Howard Zinn made this assessment nearly 14 years ago, at the dawn of the Internet age. Since then, major media have become even more consolidated. By 2004, five major corporations controlled the vast majority of media outlets in the U.S., according to the Media Reform Information Center. The trend towards monopoly continues today. Yet simultaneously, unofficial, unsanctioned, and unregulated information transfer has surged, widely disseminated through ubiquitous Internet communication technologies. Citizen participation and interaction with media is increasing exponentially, but government and corporate entities still wield ultimate power. Difficult questions remain about how to harness the potential of the Internet and social networking, especially for resource-strapped outlets like Spare Change.
On Social Movements:
“Where the demand hasn’t come from below, you don’t have any restraints. So when that top becomes oppressive there’s no counter force. But if you have a grassroots movement from below, that forces the government to do certain things for people. It isn’t simply the government giving out of its beneficence and making people dependent. You have an independent force in the society pushing the government to do this, watching and keeping track. Then the government becomes an instrument for doing good things.” (10/16/96)
Much of what Zinn wrote in his peoples’ histories focused on how at various moments in America’s legacy, groups of citizens have organized for, and been able to effect change due to collective impetus for social progression. In contrast, these same techniques of activism and organization are now being employed to resist broadband social change, which would be implemented by what is often labeled as a Leftist Congress and White House. While the original Boston Tea Part was about overturning a specific set of governmental policies, the contemporary Tea Party movement prides itself on blocking major policy reforms that would disrupt a status quo which favors society’s Haves and further marginalizes its Have Nots. The irony of this grassroots groundswell towards conservatism would likely not have been lost on Dr. Zinn.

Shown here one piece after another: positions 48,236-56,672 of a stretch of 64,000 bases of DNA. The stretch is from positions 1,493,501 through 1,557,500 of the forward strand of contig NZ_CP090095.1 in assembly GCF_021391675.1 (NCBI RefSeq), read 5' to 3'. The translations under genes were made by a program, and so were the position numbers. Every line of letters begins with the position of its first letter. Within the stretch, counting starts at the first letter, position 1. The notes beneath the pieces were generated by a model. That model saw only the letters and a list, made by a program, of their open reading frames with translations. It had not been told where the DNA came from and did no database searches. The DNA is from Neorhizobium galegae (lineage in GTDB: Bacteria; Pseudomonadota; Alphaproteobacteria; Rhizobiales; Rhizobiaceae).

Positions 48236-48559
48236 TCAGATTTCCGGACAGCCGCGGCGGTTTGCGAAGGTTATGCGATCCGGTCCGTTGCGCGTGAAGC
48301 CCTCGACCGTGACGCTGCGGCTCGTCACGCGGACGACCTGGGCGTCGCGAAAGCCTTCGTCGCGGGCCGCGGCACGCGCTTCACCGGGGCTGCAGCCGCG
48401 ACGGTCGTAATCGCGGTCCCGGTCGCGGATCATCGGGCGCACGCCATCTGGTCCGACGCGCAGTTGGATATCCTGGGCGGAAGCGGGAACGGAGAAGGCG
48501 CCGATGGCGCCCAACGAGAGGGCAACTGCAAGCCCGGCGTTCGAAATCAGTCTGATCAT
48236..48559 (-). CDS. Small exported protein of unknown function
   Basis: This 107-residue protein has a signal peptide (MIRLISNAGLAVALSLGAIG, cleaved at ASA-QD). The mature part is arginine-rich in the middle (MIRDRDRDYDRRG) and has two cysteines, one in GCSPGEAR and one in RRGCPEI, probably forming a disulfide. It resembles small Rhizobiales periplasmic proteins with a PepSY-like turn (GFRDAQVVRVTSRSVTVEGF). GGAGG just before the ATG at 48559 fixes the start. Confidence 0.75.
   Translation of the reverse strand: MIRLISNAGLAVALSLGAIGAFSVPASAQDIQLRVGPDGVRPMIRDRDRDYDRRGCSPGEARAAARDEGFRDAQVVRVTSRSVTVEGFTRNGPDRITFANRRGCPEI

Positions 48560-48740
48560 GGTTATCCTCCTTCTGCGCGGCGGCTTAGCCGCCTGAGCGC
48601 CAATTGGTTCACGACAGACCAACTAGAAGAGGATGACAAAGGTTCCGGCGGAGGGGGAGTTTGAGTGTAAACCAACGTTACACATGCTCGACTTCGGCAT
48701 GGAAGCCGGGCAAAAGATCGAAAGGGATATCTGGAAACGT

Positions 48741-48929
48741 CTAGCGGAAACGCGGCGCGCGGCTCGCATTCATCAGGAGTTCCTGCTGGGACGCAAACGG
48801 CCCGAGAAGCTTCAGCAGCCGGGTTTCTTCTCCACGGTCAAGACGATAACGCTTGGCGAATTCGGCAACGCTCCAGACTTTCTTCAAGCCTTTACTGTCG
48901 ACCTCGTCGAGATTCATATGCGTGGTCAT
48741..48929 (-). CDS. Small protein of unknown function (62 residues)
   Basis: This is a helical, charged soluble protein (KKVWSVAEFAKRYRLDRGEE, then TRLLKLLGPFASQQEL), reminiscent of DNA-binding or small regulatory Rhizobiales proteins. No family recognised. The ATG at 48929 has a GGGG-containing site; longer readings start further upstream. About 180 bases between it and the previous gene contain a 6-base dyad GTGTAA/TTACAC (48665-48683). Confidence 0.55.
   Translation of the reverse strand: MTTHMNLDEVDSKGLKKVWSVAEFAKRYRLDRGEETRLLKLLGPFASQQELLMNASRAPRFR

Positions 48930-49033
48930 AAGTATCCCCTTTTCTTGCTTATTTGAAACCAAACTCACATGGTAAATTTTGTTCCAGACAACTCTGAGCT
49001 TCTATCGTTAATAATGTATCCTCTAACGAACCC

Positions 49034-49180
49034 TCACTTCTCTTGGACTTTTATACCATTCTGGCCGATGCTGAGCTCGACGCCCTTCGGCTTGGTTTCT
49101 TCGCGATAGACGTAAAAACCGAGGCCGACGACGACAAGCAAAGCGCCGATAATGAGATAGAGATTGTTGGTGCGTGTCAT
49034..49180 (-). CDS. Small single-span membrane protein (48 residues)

“…Homelessness has always been an indicator of the economic health of society, which suggests that today, despite the high Dow Joes average, if you have several million homeless people in the United States today…that is a sign of the sickness of the economy.” (03/06/99)
“We have a political Bill of Rights, but we don’t have an economic Bill of Rights. People haven’t really questioned the fact that there is no Constitutional right to a home. If there is a Constitutional right to Life and Liberty, but those rights don’t mean anything unless you have a place to live, unless you have healthcare, food, unless you can survive.” (10/16/96)
Zinn’s comments over a decade ago seem prescient, given the current social and economic climate in the United States. At the pinnacle of America’s economic boom of the late 1990s—the age of dot com profits and a national fiscal surplus—Zinn discerned that our economic system was infirm. Today, evidence of the cancer is widespread. And if homelessness was a problem then, it should be considered epidemic now. According to a report published in mid 2009 by the National Alliance to End Homelessness, the Great Recession will force an additional 1.5 million people into homelessness. This estimate would supplement the already epic number of people living in situations of unstable housing, which a study by the National Law Center on Homelessness and Poverty approximated at between 2.3 and 3.5 million people, as of January 2009. Perhaps it is time to return to Zinn’s vision for an economic Bill of Rights, an idea that could create stability to improve the human condition at this crucial historical juncture.
People aligned with and sometimes obscured in the fight for equality have lost a great ally with the death of Howard Zinn. Paul Marcus, Executive Director of Community Change, Inc., an organization that considered Zinn a good friend, notes that “He was a remarkable man and his passing is a great loss for all people concerned about social justice.” Noam Chomsky, a longtime colleague, fellow activist, and intimate friend of Zinn’s said, “He was a close personal friend for 45 years, families were close too, but his loss will be felt in far wider circles than his family and many friends.”
To most righteously honor the legacy of Dr. Howard Zinn, let us—the next generation of advocates for justice and allies of the underserved—continue to progress forward with renewed vigor and commitment to social change.